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Windows 7 Pro - Full Control/Permissions for an app

I have a new Windows 7 Pro (Acer VX275) that we just set up here at the shop.  We want the user as a Standard User with name HA017.  We installed our routine application called AB.exe.  The company that produces AB says they support Win 7.  When launched from the desktop shortcut, Win 7 puts up a prompt for the Admin password.  We can't get rid of that password prompt behavior.  Here's what we've tried thus far.

On the admin account, we went to the folder (c:\Program Files\AB) and granted HA017 full control over the folder.  No luck.  

We went to the admin account and found the application - AB.exe - and set the User HA017 with full control.  No luck.

We established the user HA017 as an admin and uninstalled and reinstalled - runs the app fine but with the admin privs.  However, reverted to a standard user - no luck.  

Back to the admin acct and regranted full control to HA017 (read, write, etc).  Logged on as HA017 - standard user - no luck.

Set HA017 as admin - and set up the "Take Ownership" context menu applet.  Right click, Take Ownership - it runs.  Reverted to standard user.  No luck.

I'm obviously missing something here?  Can someone point me in the right direction?

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whftherb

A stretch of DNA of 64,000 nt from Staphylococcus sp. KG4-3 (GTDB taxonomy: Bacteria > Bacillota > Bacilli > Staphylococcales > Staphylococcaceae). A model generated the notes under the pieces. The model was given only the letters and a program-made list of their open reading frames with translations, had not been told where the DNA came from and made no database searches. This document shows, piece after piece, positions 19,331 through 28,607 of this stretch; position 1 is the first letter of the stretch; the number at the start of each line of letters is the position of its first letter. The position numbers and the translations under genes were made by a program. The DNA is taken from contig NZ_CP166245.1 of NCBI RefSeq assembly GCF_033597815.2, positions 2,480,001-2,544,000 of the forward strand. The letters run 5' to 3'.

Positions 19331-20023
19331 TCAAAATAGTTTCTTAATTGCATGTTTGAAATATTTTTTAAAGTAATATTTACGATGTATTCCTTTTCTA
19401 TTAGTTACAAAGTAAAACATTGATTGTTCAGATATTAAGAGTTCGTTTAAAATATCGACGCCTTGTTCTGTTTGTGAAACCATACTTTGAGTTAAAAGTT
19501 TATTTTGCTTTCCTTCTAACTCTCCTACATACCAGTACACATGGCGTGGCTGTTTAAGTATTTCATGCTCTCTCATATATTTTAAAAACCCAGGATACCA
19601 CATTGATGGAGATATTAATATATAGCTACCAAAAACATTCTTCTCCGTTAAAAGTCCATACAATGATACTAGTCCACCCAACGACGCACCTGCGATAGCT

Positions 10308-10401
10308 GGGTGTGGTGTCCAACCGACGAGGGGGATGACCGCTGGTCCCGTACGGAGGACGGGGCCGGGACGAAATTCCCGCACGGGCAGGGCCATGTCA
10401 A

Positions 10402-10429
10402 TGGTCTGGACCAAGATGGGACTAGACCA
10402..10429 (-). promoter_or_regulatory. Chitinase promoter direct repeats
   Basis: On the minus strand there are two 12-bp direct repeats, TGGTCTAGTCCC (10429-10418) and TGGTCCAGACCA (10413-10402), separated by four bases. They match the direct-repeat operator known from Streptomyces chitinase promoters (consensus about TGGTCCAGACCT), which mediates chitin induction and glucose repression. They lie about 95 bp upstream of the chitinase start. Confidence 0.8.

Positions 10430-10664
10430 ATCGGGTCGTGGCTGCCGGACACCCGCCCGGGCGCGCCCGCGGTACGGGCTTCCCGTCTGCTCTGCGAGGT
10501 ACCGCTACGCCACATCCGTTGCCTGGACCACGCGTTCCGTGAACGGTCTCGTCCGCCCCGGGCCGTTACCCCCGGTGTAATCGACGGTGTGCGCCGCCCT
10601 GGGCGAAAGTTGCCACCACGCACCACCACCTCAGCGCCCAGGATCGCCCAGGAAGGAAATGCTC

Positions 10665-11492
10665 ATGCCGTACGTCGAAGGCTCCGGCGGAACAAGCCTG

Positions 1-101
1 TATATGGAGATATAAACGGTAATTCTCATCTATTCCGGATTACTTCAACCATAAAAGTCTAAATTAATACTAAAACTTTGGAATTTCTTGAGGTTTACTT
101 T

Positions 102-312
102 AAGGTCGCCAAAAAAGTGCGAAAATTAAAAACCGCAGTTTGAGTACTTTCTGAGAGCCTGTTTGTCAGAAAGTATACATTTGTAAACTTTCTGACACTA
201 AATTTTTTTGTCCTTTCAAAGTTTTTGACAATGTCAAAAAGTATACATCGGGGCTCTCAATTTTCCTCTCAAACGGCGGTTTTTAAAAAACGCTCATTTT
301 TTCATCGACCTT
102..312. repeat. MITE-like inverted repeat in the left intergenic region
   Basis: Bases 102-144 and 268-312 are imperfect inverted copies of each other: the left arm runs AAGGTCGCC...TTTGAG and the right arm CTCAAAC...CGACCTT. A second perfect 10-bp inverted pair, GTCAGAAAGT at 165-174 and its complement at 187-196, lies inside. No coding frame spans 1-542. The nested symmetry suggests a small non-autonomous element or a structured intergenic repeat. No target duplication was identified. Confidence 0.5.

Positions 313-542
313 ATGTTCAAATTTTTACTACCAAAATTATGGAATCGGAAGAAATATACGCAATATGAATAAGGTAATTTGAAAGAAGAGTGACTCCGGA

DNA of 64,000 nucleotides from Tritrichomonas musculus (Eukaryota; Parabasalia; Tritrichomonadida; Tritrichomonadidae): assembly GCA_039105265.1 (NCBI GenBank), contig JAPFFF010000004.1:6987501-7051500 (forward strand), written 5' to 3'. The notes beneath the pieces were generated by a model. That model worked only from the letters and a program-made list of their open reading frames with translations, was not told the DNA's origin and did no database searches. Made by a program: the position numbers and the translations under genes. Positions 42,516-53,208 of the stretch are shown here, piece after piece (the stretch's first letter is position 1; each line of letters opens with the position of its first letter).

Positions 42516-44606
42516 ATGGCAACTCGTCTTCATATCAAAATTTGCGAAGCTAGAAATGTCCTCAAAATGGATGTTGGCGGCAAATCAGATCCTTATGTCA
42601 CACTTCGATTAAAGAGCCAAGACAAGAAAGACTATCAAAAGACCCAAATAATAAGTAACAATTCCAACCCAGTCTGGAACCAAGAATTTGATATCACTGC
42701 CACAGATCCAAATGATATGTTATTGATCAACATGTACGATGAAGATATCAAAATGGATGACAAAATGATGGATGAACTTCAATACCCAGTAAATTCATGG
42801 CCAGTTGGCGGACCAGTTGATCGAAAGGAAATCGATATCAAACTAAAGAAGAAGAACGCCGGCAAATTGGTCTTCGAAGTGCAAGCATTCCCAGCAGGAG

Asked:
whftherb
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3 Solutions
 
mitrumCommented:
have you check  their (AB.exe) services have same administrator permission also ?

use  "process hack" tool to find their related services.
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whftherbAuthor Commented:
Are you referring to Sysinternals Process Monitor?
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whftherbAuthor Commented:
Further - I did check with the authors of AB.exe.  There arer no services spawned by AB.exe nor does it use any special services outside of the normal Windows services already in place.

Helpful?

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BillCommented:
Would it help to:
1 - Right Click on the Shortcut
2 - On the Shortcut Tab click "Advanced" in the lower right hand corner
3 - Check Run As Administrator

Let us know if that helps.
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Sigurdur HaraldssonSystem AdministratorCommented:
Seems to me this is a User Account Control thing.